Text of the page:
Take a deep breath. The chances are that air filling your lungs is impure and polluted with deadly gasses like carbon dioxide. According to the World Health Organization, every year around two million people die prematurely due to air pollution.
The air we breathe consists mostly of Nitrogen and Oxygen and minute quantities of Carbon dioxide (CO2) and Argon. Outdoor ambient air normally has about 250-350 parts per million (ppm) of CO2. Breathing in air containing more than 1000 ppm of CO2 can cause headache, drowsiness and nausea and anything greater than 10000 ppm of CO2 can cause permanent brain damage, coma and even death. Conventional metal oxide semiconductor gas sensors can detect CO2 in the higher range. However, for detecting atmospheric CO2 concentration, which is in the range of 400 ppm, a highly sensitive detector is required. While optical sensors based on absorption spectroscopy, can be very accurate, they are highly expensive and bulky, precluding large scale deployment.
Now, Prof. Navakanta Bhat and his team at Indian Institute of Science, Bangalore, have devised one such sensor that is highly accurate and sensitive and capable of detecting CO2 in volumes as low as 400 ppm. This novel sensor is made by placing a thin layer of metal oxides (oxides of Barium, Titanium and Copper) which possess properties similar to semiconductors and hence called “semiconductor metal oxide” sensor. These gas sensors detect gases by a chemical reaction that takes place when the gas comes in direct contact with the sensor. Because of the chemical reaction, the electrical properties also change thus enabling the detection of the gas by measuring the resistance values of the metal oxide sensor.
The novel sensor forms a distributed “heterojunction” diode, which is responsible for improved sensitivity for small volumes of CO2. A heterojunction is the interface between any two solid-state materials, in this case the surface of Barium-Titanium oxide and Copper oxide. To further enhance the detection performance, an extensive study was conducted and it was found that addition of Silver on metal oxide catalyzes the detection process. The optimum operating temperature for the sensor with Silver doping was found to be at 250°C, for maximum sensor response of 19% for 350 ppm and 80% for 1000 ppm, which is the best obtained so far among the semiconductor metal oxide gas sensors.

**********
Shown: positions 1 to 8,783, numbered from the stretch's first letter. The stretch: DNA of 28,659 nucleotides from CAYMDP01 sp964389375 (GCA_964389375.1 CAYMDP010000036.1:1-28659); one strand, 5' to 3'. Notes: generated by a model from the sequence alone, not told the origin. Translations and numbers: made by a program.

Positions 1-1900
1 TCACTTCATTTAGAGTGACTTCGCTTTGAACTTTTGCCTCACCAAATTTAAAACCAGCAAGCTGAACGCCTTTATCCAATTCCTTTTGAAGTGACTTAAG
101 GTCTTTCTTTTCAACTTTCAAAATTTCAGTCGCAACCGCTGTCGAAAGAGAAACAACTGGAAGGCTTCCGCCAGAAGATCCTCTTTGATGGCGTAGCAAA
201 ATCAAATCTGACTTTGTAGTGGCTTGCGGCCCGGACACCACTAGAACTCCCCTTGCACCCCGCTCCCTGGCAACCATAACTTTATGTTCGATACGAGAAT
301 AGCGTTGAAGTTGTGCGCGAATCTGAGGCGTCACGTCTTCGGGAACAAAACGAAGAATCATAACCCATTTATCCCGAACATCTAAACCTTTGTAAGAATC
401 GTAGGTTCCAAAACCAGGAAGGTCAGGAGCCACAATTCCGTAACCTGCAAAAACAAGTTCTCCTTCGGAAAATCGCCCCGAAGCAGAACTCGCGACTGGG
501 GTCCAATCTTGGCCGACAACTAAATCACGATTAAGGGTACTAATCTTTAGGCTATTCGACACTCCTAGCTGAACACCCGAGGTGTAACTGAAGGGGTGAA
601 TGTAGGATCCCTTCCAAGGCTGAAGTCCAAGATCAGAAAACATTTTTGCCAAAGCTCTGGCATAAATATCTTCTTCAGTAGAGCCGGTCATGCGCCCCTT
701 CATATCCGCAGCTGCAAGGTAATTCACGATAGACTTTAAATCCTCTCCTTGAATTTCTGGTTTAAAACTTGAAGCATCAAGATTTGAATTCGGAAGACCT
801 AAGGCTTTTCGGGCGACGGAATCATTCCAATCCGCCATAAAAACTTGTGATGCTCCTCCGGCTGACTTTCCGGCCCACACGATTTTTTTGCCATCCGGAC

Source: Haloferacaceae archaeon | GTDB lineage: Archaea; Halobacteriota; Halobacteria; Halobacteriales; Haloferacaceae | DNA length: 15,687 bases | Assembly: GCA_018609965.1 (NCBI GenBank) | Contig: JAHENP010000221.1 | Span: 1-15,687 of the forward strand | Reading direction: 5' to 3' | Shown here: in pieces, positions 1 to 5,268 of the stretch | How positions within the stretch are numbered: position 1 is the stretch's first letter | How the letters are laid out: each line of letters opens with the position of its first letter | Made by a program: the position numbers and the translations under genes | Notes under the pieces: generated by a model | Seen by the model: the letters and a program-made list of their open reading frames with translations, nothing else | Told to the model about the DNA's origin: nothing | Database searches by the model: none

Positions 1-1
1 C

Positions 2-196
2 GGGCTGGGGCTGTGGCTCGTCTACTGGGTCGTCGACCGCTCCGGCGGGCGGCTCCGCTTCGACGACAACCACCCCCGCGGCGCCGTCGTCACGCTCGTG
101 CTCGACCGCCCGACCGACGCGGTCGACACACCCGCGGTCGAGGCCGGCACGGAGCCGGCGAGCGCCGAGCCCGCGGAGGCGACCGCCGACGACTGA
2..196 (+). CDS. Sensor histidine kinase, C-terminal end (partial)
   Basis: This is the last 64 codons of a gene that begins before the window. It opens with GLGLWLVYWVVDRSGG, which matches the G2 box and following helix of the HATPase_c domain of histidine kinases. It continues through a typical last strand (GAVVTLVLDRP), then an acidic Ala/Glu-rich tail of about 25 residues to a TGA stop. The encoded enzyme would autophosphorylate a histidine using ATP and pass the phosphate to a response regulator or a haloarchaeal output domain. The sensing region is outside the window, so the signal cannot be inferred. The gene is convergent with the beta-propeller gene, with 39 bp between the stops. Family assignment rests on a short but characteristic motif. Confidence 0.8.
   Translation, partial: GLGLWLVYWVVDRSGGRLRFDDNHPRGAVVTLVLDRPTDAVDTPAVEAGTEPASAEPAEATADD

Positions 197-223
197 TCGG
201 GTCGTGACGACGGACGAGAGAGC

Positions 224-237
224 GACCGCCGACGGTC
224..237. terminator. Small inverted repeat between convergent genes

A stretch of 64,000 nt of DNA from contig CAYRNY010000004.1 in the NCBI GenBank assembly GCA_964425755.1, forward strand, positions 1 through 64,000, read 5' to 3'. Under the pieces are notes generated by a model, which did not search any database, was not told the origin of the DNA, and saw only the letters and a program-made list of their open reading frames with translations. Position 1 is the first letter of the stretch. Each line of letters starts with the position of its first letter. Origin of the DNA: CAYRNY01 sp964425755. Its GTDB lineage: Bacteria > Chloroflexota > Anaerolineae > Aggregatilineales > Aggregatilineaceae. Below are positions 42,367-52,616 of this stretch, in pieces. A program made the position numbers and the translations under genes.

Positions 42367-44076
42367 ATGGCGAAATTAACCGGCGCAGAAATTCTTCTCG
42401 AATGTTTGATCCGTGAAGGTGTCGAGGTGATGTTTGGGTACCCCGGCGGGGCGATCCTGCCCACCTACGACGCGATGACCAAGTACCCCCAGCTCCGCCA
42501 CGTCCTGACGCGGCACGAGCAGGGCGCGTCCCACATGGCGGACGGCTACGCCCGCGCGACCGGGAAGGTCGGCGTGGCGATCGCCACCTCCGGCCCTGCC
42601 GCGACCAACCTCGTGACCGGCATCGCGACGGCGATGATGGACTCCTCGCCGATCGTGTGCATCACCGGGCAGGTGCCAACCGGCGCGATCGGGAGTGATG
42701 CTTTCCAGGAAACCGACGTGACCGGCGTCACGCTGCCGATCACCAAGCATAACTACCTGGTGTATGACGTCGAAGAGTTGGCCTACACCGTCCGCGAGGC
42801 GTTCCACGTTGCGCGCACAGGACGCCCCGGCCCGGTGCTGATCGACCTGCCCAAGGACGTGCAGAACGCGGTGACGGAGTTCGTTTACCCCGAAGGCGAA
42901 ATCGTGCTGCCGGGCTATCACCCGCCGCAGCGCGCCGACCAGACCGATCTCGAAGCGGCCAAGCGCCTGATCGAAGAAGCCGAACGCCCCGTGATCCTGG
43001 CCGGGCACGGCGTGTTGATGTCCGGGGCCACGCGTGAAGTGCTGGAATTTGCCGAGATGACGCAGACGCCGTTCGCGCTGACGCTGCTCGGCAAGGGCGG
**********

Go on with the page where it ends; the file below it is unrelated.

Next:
Various experiments have also been performed to confirm that the new sensor can uniquely sense CO2 among the mixture of other gasses like CO, NO2, SO2, proving the robustness of the sensor. To accurately detect the CO2, the sensor has to sample the air for about 1.5 minutes and wait for 2 minutes until the sensor is ready for analysis of the new specimen.
Currently available CO2 sensor are expensive and bulky. Moreover, many gas sensors can detect more than 1000 ppm of CO2, but not lower volumes. This sensor is a much needed innovation in monitoring atmospheric CO2 concentration, one of the most critical air pollutants. So a sensor of this kind perfectly qualifies for pollution monitoring applications.
“We are hoping to deploy such sensors on every traffic intersection of a city like Bangalore. This will enable the citizens to know about the quality of the air that they breathe, hopefully by syncing their cell phones to the sensor. This awareness could in turn lead to appropriate interventions to reduce pollution.”
Dr. Navakanta Bhat received his Ph.D. from Stanford University, USA, in 1996. He is currently Professor with Center for Nano Science and Engineering at Indian Institute of Science, Bangalore. He can be contacted at firstname.lastname@example.org
Dr. S B Rudraswamy received his Ph.D. from Indian Institute of Science, Bangalore in 2015. He is currently an Associate Professor in the Department of Electrical Communication Engineering at Sri Jayachamarajendra College of Engineering, Mysore.
Optimization of RF Sputtered Ag-Doped BaTiO3-CuO Mixed Thin Film as Carbon Dioxide Sensor for Environmental Pollution Monitoring Application was published in IEEE Sensors Journal on May 11, 2016.